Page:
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Thu 17 Jan 2008 04:00 AM

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Expanding horizons

After delaying an announcement for more than a month, ICT Qatar finally revealed the winning bid for Qatar's second mobile licence last month.

After delaying an announcement for more than a month, ICT Qatar finally revealed the winning bid for Qatar's second mobile licence last month. While many Middle East-based analysts had been expecting a local player to win the bid, with Etisalat and Zain tipped as favourites, it was eventually a consortium led by UK-based Vodafone Group that secured entry to the region's last telecom monopoly.

The price of Vodafone's bid has been kept under wraps but reports suggested the figure was below US$614 million, with Vodafone also declining to reveal the size of its stake in the consortium.

Leaving the cost of the licence aside, Qatar appears to have plenty of potential for a mobile operator with the right experience. The country has a fast growing population of some 840,000 people, which is expected to increase to more than 1.3 million by 2015. Qatar also has one of the highest ARPUs in the world.

A less savoury statistic for a new entrant is that the country also has more mobile phones than people, which could make it difficult for a new player to squeeze much business from the existing population. The consortium led by Vodafone could be forced to rely on strong call rates and on gaining business from expatriates yet to enter the country.

But while people are used to seeing Western companies such as Vodafone Group expand their presence in the Middle East, they are less familiar with seeing local companies expand in Europe, the US, and other western markets, and yet this is becoming more common in the telecom sector.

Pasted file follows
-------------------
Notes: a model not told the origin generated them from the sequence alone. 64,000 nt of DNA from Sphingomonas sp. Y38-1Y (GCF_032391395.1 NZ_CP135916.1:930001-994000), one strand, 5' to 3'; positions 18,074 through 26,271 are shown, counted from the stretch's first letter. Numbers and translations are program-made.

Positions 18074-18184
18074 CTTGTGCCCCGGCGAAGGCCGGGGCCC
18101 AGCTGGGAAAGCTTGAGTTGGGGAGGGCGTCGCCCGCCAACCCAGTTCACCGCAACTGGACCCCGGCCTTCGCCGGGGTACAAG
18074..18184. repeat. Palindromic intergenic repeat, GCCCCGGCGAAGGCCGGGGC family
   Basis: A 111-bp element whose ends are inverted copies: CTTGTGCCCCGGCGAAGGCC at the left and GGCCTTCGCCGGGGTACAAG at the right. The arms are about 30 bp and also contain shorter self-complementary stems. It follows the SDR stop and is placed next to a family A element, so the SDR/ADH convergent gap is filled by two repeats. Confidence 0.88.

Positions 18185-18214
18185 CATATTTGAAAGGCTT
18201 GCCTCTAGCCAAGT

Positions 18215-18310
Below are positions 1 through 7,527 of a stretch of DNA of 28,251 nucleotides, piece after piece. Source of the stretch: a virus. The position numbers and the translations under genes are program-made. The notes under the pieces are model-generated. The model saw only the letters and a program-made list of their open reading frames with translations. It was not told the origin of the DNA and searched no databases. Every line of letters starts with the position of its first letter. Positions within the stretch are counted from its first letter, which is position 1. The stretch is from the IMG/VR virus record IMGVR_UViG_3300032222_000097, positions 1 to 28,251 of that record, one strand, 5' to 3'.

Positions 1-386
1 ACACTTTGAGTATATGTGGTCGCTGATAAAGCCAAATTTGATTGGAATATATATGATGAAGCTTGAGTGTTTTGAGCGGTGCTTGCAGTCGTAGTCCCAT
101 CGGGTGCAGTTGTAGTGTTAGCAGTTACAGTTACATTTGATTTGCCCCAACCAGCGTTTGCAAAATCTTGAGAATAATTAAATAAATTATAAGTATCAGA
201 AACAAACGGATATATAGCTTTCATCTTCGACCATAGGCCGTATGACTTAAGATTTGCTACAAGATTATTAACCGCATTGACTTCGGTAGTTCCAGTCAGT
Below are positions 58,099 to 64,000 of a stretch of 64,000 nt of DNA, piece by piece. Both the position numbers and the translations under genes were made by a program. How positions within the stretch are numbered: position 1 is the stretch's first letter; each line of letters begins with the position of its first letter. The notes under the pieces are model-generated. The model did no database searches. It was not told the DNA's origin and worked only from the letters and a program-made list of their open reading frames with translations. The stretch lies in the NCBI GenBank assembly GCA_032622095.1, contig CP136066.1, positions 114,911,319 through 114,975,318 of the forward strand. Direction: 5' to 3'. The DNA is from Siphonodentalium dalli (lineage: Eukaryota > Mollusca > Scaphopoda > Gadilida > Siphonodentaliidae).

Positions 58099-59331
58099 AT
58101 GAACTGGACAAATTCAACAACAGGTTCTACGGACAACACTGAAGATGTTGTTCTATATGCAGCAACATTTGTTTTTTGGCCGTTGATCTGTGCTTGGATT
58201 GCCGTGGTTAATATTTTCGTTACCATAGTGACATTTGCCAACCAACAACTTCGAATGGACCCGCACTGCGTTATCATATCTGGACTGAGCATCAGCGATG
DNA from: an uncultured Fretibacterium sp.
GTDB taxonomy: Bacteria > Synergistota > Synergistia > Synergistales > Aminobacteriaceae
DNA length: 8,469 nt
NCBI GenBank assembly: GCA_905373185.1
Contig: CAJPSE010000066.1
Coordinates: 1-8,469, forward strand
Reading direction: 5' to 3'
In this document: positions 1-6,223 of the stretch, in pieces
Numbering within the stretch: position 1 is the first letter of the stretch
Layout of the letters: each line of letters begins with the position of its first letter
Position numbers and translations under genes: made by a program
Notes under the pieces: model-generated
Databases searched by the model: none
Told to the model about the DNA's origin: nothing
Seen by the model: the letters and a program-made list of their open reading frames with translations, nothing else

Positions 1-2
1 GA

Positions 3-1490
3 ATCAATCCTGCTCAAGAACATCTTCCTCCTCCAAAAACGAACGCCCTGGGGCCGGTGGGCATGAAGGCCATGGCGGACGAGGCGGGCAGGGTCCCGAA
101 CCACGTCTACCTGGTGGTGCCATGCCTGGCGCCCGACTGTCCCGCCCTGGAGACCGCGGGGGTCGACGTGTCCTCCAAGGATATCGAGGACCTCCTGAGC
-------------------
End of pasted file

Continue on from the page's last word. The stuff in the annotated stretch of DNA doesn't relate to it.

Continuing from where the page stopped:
Indeed, Kuwaiti telco Zain recently signalled its intention to move into the European telco market, with some local press reports indicating this could be as soon as next year. Zain's CEO, Saad Al Barrak, said the company might sell shares in order to finance expansion, which would likely be staged through acquisitions rather than organic growth.

Another local telco that has been in the spotlight during the past month is Egypt's Orascom Telecom, with reports in the UK suggesting the company was up for sale. However, Orascom's CEO, Naguib Sawiris, was quick to deny the rumours.

Rumours of the sale seem to have appeared partly because Orascom was considering selling certain assets. Sawiris said recently that he might sell a minority stake in Weather Investments SpA, a telecoms holding company he runs. It is also thought that Orascom could be looking to dispose of some non-core assets in a bid to raise cash for expansion in Asia - quite the reverse of the rumours emanating from the UK.

And if there was any truth in reports that Orascom was in talks with various European companies, perhaps assets in the West are also on the company's wish list.

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